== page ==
It's OK to mention your own experience of loss, especially if it's similar. The person who's mourning has just gained entrance into your special, awful club of widowers or orphans or whatever it may be, and it's all right to say, "Welcome." My friend Stevie says, "Look, we all are grappling with grief and loss." But if this thing is ripping open your own old scars, you do not have a right to put that on the other person right now. You do not have the right to say that your mother had cancer longer."
This is not radio; you do not have to fill the dead air.
Have you ever had somebody throw a sack of cement at you? I imagine it feels exactly like grief feels. It knocks the wind out of a person; it's overwhelming. So don't feel you have to entertain anybody if you're feeling quiet and thoughtful, because then the other person might feel obliged to entertain you back. It's OK to be quiet and thoughtful. Silence is not by definition awkward, not when you establish that you're present and you're supportive. My friend Grace says, "The best thing someone said was, 'I don't know what to say.' She just sat and held my hand and let me cry silently. That vulnerability allowed me to be just as vulnerable." And Daniel says, "Simply being in someone's company while they are grieving without making it about you and being perfectly OK with silence is helpful."
But if you do feel like sharing …
Tell something new. Tell her about that camping trip you and the deceased went on in high school, or the time he ate a worm on a bet. Give him that picture of you guys together from the photo booth. Give the person who's lost someone irreplaceable one little unexpected thing to hang on to. And by all means, talk about how much the person who's gone loved the person who's left behind. About when he came to you and said, "I'm going to marry that one." Or how she drove you crazy bragging about her kids. If the truth is love, tell that truth.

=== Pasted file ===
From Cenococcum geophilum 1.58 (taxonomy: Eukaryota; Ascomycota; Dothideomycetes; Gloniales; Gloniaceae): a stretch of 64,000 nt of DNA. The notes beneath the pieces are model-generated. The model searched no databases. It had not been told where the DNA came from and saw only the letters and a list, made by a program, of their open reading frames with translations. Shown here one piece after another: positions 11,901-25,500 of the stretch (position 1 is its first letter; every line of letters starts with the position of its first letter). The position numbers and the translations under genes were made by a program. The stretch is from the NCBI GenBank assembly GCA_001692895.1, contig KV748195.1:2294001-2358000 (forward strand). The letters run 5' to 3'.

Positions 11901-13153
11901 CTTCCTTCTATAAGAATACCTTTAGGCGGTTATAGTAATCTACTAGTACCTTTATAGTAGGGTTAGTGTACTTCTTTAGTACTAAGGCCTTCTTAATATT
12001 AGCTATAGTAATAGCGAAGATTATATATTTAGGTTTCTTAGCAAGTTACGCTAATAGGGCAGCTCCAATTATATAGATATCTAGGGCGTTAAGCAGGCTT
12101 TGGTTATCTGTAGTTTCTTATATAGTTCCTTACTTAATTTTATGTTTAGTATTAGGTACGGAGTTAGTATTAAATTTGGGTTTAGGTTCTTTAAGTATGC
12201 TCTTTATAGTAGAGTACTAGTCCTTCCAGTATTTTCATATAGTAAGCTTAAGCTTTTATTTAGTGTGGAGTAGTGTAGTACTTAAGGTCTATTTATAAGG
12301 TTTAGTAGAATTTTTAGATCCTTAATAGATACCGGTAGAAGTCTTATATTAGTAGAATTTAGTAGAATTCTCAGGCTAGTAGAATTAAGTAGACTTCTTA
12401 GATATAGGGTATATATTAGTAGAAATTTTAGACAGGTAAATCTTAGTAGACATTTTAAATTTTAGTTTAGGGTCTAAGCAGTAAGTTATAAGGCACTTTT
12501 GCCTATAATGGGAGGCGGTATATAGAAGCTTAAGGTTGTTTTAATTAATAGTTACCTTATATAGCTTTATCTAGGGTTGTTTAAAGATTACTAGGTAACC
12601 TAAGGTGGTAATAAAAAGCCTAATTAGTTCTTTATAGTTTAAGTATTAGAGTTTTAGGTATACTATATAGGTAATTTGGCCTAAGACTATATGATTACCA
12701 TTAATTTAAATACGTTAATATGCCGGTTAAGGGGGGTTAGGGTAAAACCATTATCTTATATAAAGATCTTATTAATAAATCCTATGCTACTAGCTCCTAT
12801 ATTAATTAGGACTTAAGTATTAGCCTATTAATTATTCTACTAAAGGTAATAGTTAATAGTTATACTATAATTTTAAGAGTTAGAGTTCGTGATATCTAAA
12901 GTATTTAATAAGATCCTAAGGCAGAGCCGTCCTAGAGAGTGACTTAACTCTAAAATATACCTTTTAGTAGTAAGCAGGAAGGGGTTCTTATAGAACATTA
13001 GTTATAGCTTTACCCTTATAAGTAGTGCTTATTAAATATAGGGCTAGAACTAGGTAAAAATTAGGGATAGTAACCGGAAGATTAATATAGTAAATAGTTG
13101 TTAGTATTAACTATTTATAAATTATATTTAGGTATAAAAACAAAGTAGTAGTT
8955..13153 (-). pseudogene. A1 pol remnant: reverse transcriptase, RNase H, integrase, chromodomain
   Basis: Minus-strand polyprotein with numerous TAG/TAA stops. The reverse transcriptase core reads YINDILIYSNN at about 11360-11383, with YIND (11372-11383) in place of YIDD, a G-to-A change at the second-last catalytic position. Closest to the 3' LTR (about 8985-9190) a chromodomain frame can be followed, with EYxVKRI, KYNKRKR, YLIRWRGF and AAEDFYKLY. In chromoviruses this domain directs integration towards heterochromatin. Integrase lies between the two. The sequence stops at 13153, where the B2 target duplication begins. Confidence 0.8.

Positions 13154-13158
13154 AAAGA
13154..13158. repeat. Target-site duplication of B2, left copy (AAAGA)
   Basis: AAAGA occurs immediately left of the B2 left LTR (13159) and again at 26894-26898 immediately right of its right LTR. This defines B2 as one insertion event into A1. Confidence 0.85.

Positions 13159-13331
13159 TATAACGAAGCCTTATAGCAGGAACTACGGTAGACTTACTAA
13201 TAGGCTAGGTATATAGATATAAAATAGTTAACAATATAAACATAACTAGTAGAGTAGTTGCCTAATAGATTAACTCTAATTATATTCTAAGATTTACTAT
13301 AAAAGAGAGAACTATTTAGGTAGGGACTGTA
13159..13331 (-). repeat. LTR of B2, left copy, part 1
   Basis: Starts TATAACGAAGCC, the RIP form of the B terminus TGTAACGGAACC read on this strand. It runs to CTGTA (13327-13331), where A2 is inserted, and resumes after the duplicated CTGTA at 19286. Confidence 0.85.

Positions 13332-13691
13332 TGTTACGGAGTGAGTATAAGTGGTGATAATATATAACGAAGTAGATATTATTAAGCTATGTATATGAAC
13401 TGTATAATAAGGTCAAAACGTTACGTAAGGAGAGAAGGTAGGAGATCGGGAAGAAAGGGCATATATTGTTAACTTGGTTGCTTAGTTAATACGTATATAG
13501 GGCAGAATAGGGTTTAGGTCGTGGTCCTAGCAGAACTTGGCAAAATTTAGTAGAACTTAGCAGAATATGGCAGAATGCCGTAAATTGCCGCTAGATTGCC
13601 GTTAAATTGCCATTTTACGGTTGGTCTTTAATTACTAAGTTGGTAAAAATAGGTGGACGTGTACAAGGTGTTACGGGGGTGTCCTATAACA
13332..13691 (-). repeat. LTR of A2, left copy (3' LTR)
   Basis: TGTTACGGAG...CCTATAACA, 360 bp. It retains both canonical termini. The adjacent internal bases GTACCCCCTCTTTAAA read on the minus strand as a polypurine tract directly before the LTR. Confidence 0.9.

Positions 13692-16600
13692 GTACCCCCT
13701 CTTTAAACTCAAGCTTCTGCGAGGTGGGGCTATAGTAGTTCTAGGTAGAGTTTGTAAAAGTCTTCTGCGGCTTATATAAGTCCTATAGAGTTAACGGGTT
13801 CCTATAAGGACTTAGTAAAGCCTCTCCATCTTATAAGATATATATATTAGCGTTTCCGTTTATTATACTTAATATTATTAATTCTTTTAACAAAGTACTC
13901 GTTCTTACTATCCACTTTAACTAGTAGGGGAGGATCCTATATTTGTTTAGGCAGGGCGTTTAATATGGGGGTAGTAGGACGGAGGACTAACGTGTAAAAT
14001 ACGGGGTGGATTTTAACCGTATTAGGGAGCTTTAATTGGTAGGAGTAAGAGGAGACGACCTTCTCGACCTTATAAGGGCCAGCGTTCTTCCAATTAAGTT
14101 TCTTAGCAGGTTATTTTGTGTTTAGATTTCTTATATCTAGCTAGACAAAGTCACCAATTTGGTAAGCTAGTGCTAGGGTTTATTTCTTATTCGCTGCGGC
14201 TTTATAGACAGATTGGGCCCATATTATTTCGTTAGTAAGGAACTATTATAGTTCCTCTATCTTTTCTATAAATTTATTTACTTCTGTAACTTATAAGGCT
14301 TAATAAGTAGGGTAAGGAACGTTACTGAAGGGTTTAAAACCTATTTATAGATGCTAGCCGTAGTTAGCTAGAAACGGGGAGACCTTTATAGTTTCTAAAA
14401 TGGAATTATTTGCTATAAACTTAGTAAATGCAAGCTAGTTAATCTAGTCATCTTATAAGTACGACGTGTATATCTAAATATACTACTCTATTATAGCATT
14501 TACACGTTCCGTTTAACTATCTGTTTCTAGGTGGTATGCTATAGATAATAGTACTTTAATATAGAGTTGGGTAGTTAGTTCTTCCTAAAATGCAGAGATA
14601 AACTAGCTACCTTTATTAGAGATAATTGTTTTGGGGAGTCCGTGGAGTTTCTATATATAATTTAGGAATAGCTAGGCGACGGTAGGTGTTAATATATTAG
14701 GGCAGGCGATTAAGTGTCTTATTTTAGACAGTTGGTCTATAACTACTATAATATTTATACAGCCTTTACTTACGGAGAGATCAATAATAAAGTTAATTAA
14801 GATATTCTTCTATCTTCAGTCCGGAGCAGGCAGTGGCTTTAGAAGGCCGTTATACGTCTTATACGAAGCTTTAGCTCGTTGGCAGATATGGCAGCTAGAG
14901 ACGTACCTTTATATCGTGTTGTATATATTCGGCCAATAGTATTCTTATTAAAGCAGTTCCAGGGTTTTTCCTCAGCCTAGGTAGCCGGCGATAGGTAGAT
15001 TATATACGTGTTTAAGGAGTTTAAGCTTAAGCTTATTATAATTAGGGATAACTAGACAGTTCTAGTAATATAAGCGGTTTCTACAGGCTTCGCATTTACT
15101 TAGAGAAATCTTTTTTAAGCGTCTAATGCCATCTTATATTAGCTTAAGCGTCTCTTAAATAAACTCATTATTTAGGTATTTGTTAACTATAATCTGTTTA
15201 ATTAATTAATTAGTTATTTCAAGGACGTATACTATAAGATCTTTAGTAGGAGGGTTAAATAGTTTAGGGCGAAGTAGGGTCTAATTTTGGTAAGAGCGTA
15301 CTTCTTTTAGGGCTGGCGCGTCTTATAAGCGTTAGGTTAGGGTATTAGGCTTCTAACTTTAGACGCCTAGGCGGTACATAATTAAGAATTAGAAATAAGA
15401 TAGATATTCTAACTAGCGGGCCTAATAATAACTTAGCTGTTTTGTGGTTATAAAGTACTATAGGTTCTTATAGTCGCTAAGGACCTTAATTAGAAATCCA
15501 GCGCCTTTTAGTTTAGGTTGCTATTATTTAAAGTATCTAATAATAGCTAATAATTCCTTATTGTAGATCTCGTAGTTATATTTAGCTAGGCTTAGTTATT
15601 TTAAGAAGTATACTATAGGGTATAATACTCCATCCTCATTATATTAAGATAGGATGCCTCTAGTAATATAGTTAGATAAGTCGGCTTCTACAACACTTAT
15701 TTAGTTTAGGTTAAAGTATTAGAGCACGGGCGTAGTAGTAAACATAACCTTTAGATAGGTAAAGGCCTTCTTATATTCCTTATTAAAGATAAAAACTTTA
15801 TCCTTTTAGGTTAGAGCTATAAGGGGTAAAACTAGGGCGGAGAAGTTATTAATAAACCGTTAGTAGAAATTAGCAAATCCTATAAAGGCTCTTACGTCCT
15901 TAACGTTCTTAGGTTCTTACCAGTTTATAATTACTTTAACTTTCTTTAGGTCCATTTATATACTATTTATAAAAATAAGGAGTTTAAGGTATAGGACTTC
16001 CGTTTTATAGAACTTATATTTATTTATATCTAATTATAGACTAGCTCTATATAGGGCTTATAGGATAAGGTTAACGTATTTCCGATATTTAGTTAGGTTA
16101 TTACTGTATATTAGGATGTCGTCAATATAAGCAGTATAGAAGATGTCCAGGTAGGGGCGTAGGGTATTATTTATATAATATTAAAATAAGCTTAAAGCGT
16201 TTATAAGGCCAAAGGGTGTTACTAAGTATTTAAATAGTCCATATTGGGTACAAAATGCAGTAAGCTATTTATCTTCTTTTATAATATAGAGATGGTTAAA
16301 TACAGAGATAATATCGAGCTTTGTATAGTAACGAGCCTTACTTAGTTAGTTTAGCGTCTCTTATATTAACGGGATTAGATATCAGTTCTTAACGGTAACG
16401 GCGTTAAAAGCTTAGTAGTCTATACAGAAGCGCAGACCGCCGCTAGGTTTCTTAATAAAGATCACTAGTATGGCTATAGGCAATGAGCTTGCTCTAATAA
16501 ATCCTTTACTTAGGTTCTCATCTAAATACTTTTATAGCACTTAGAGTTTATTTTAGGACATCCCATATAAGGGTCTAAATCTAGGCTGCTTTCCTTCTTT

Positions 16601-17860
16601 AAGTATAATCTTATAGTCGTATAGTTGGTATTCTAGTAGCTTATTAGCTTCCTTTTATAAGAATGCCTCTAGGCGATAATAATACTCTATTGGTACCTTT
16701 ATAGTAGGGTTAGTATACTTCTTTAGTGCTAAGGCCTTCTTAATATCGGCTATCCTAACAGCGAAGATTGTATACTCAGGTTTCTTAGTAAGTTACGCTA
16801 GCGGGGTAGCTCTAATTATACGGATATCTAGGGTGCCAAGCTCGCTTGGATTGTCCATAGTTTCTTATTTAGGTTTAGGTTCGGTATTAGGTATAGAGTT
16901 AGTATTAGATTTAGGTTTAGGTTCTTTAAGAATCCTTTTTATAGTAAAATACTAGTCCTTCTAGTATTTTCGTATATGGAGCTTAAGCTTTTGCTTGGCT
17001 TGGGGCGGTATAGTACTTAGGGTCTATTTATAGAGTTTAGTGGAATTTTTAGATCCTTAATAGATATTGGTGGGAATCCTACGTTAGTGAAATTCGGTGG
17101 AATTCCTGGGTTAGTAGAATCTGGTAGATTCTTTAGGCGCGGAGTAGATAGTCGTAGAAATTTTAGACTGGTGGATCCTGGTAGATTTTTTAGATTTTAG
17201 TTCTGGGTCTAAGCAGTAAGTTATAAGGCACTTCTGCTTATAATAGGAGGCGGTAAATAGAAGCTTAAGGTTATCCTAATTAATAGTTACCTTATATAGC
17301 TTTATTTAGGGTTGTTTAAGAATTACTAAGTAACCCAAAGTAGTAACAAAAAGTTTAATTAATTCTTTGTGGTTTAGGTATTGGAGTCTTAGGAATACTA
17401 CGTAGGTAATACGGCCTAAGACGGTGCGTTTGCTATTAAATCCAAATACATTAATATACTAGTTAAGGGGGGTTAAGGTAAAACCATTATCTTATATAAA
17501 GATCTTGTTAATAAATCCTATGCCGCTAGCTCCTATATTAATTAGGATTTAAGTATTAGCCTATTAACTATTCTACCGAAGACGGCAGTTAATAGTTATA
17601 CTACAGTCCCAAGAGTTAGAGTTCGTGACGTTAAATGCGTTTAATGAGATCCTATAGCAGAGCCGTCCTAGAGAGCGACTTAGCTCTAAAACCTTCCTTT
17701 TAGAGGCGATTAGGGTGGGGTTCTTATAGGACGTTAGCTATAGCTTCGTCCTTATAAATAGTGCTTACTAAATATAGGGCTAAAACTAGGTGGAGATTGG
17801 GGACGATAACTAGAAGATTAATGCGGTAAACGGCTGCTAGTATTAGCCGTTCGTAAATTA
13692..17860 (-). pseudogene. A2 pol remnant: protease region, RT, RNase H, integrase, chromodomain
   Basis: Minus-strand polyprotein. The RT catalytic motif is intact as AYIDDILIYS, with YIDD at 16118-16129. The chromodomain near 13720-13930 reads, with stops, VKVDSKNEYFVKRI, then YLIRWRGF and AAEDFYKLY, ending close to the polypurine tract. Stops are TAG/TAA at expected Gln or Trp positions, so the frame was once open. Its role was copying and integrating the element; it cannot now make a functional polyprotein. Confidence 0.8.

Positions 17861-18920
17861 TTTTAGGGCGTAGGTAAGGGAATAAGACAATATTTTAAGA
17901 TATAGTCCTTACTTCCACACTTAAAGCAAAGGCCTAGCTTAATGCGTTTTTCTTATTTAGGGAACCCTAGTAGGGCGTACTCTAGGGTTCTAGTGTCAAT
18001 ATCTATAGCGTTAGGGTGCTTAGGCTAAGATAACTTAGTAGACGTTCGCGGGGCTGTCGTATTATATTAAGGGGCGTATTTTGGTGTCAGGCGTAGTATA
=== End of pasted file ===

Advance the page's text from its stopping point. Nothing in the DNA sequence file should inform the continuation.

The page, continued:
Remember the part about not judging?
It's not just for the deceased. Love is "I'm here for you." Judgment is, "Don't say that. Don't be like that." Judgment is my friend Chris' experience: "The worst thing was people who wouldn't let me move forward," she says. "Years later, after moving out of state, there were people I would visit when I went back that only wanted to talk about him. I had to break up with one of my closest friends because he got mad at me for being so happy with my current boyfriend."
Stick around. Remember. For a long time.
Grief is a chronic condition. So look at your phone. It has a reminder function, right? Set it for a month from now. Set it for the first Father's Day after the death. Set it for the dead person's birthday. And then check in with your friend. Check in other days too. It doesn't have to be grim or morbid. It just needs to be a gesture of support and intention. My friend Nancy says, "I appreciate any effort more than avoidance."
Life goes on, and new memories are made. As Joe Biden, who lost his first wife and his daughter in a car accident, has said, in time, the good days begin to outnumber the bad. I've witnessed it myself. Along the way, experience has made me better at dealing with death. I still don't always say the right things when someone I care about faces a loss, but I'm trying. And I know that when the worst happens and there is nothing to say to make it better, I can always still just say, "I am so, so sorry."